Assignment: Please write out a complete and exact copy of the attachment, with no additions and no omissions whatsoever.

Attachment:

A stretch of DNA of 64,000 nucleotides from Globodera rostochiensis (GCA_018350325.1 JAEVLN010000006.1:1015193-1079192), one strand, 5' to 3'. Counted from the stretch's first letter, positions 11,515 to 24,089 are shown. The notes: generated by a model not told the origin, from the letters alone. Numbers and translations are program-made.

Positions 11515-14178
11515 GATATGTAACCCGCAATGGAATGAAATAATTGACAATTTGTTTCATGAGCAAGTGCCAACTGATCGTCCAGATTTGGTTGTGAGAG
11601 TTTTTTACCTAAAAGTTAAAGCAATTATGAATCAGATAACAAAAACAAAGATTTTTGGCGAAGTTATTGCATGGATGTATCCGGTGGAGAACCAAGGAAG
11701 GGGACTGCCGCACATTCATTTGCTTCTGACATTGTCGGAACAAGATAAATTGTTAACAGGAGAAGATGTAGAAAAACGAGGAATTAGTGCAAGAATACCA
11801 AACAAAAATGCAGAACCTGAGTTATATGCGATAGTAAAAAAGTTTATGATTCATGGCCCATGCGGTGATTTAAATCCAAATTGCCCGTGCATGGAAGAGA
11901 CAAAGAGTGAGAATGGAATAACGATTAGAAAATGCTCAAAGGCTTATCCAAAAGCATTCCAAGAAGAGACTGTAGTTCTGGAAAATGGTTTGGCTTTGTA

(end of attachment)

A stretch of DNA of 64,000 nucleotides from Globodera rostochiensis (GCA_018350325.1 JAEVLN010000006.1:1015193-1079192), one strand, 5' to 3'. Counted from the stretch's first letter, positions 11,515 to 24,089 are shown. The notes: generated by a model not told the origin, from the letters alone. Numbers and translations are program-made.

Positions 11515-14178
11515 GATATGTAACCCGCAATGGAATGAAATAATTGACAATTTGTTTCATGAGCAAGTGCCAACTGATCGTCCAGATTTGGTTGTGAGAG
11601 TTTTTTACCTAAAAGTTAAAGCAATTATGAATCAGATAACAAAAACAAAGATTTTTGGCGAAGTTATTGCATGGATGTATCCGGTGGAGAACCAAGGAAG
11701 GGGACTGCCGCACATTCATTTGCTTCTGACATTGTCGGAACAAGATAAATTGTTAACAGGAGAAGATGTAGAAAAACGAGGAATTAGTGCAAGAATACCA
11801 AACAAAAATGCAGAACCTGAGTTATATGCGATAGTAAAAAAGTTTATGATTCATGGCCCATGCGGTGATTTAAATCCAAATTGCCCGTGCATGGAAGAGA
11901 CAAAGAGTGAGAATGGAATAACGATTAGAAAATGCTCAAAGGCTTATCCAAAAGCATTCCAAGAAGAGACTGTAGTTCTGGAAAATGGTTTGGCTTTGTA